Archaeologists will be returning to Elizabeth Castle this summer to continue their work to undercover the history behind one of the Island’s most iconic landmarks.
A team of five members of staff and 16 students from the Department of Archaeology at the University of York will visit Jersey between 6-16 July to carry out fieldwork at the Castle, including further excavations of the lost barracks on the Green.
Their visit is part of an ongoing research project between the University and Jersey Heritage and part of wider plans to restore some of the buildings on the Castle that were damaged during the Occupation and have not been open to the public.
Jon Carter, Jersey Heritage’s Chief Executive, said: “The restoration project for Elizabeth Castle is still subject to funding but, if secured, the first building to be restored would be the early 19th century hospital, which the University of York surveyed for us last year. Their work at the Castle proved very popular with visitors, who enjoyed guided tours of the hospital site and watching the team carry out their dig on the Green. We look forward to welcoming the team again this summer and seeing what their fieldwork yields.”
The team from the University of York first visited Jersey in 2017 to carry out research at the Castle, returning last summer to begin excavating the lost barracks site and to survey the hospital. Their 2019 programme of activity will focus on three areas – continued excavation of the lost barracks on the Green; research into the Castle’s Occupation heritage ahead of next year’s Liberation 75 celebrations; and an investigation into the site of the 12th century Abbey.
A planning application has been submitted by the University ahead of their visit seeking permission for minor archaeological trenching on the Green to allow the fieldwork to go ahead. This is required due to Elizabeth Castle being a Listed site.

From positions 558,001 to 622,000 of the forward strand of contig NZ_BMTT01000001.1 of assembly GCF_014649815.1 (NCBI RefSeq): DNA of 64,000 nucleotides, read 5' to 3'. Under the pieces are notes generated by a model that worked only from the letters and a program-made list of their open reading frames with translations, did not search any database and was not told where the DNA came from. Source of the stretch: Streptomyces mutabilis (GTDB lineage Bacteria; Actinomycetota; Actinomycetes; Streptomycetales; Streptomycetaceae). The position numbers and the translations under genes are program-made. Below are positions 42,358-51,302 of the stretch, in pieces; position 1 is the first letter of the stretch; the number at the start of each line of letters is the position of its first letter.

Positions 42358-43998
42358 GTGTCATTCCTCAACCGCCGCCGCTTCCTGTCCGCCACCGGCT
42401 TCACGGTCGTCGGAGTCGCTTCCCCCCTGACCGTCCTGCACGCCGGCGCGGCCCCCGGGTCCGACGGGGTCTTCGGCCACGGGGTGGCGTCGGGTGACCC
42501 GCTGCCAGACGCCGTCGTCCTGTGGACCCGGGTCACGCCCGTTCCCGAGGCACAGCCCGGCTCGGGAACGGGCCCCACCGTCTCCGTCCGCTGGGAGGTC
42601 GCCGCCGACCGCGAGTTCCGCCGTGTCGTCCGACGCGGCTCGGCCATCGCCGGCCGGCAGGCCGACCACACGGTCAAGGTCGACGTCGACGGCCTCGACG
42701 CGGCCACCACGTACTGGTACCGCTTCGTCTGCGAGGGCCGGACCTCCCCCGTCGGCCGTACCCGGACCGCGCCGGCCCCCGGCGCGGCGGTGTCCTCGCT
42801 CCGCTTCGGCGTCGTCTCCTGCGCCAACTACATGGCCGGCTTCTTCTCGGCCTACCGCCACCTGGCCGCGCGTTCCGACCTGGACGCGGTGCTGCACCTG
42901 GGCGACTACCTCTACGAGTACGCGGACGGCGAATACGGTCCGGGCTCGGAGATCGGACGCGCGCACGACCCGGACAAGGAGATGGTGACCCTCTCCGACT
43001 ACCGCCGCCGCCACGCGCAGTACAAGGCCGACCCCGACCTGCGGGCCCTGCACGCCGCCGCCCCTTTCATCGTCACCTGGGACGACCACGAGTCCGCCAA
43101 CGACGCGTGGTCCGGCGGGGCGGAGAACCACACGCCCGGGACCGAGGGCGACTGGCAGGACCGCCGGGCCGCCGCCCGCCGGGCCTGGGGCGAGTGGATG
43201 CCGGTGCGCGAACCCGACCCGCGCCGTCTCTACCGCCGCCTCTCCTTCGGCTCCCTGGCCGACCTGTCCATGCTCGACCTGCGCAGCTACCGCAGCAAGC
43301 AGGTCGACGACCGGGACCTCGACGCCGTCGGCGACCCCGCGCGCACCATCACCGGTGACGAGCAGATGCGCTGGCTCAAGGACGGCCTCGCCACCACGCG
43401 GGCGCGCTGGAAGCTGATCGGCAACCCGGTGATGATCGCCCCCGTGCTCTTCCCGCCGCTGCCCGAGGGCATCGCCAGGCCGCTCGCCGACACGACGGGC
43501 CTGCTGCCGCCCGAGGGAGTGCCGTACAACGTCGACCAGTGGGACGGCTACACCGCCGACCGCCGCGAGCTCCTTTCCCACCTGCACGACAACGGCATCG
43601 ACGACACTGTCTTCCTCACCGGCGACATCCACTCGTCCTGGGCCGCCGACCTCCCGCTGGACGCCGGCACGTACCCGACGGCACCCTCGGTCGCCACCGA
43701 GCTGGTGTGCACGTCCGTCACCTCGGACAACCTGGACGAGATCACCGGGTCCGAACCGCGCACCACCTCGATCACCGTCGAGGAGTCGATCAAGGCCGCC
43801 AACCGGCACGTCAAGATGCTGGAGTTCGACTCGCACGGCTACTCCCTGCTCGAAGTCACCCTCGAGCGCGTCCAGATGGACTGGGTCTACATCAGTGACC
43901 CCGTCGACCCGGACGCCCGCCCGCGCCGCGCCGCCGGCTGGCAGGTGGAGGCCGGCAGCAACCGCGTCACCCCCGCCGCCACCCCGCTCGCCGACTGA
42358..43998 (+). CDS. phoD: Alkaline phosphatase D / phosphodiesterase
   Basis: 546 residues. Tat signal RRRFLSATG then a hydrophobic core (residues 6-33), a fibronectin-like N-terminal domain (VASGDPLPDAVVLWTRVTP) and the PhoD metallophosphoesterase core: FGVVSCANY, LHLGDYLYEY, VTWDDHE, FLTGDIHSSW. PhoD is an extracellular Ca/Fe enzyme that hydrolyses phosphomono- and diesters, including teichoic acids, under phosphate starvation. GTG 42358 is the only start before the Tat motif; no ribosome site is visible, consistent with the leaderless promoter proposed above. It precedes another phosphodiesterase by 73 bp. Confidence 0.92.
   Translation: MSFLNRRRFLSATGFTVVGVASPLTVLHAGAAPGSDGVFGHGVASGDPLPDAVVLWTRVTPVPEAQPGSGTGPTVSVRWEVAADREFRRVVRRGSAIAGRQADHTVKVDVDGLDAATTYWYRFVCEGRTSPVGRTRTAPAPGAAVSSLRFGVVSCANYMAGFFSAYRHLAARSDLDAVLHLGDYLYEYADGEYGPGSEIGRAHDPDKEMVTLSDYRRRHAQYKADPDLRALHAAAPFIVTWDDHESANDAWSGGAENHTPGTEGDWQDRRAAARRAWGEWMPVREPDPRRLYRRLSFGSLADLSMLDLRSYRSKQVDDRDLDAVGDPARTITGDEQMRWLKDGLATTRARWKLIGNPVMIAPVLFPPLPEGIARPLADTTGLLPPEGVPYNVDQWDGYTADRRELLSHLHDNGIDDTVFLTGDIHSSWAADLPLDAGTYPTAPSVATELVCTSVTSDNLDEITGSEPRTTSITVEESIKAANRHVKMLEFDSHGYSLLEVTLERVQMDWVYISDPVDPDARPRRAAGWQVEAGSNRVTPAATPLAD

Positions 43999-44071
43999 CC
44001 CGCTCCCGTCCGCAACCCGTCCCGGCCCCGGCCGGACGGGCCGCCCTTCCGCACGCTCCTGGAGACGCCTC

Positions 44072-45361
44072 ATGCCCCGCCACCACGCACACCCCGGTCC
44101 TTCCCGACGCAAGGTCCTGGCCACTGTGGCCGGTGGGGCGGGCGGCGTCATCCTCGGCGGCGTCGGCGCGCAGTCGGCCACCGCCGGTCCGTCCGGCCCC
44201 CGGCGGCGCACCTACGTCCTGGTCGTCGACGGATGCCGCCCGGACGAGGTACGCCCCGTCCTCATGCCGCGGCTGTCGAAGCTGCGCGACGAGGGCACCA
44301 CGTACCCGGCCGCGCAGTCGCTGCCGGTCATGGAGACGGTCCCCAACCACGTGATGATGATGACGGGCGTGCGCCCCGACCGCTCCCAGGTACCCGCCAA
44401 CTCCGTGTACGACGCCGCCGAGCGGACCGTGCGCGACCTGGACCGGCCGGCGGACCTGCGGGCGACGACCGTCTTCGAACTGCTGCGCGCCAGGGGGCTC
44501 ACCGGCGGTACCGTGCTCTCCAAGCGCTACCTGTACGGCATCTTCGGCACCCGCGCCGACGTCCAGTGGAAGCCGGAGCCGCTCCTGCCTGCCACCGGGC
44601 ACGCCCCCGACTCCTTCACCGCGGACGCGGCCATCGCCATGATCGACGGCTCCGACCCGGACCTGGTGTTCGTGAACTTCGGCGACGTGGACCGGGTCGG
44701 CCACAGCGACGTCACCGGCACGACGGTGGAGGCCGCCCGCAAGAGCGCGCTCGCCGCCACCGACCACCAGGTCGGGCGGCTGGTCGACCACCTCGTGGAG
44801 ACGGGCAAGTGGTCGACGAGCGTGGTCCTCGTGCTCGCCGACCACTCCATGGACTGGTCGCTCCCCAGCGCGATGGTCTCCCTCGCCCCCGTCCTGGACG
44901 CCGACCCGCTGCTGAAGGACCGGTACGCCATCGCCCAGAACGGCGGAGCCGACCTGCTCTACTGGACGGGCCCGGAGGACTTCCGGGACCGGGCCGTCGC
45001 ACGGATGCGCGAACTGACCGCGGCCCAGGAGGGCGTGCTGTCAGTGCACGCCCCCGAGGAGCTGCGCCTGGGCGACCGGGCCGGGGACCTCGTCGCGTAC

Much of this year’s programme of activity will once again be open to the public to observe and will also involve the Société Jersiaise; Channel Islands Occupation Society; Young Archaeologists Club (YAC); Elizabeth Castle staff; and Jersey Heritage volunteers.
Matthew Jenkins, Associate Lecturer at the University of York, said: “We are very much looking forward to returning to Jersey this summer and continuing our investigation of Elizabeth Castle. This year we have two major focuses – the lost barracks, currently buried under the Green, and the standing structures associated with the Second World War.
“Our excavations of the lost barracks will hopefully help to answer some intriguing questions we still have from last year about the use and afterlife of this building. Our work on the WWII heritage follows on from our successful investigation of the hospital last year, using buildings archaeology to increase our understanding and interpretation of this difficult heritage. We are very excited to continue our partnership with Jersey Heritage on such a significant site.”
Programme of activity – University of York
Old Barracks Excavation
Following on from the research questions identified in last year's excavations, there will be another targeted excavation on the Green within the Outer Ward of the Castle.
The aim of this fieldwork is to develop understanding of the former long barracks on the site, which was demolished at the end of the 18th century. This is a comparatively understudied area of the Castle.
The Elizabeth Castle Conservation Management Plan identifies 19 sites and buildings dating from the Occupation. Archival research and archaeological buildings recording will be used to document these sites, focusing on the major standing structures, such as personnel bunkers. This will contribute to understanding of the structures and help inform traditional and digital interpretations of the site(s).
Rapid condition assessments of the same structures will also be carried out, exploring potential traditional and innovative methods of conservation and restoration.
This area of the fieldwork will contribute to research and planning ahead of the commemorations next year to mark Liberation 75.
3. Abbey Site Investigation
Elizabeth Castle was originally founded as an abbey in 1155. Geophysics investigations will explore the abbey’s exact location and potential below-ground survival, while the team also develop an associated research theme of religion/ pilgrimage.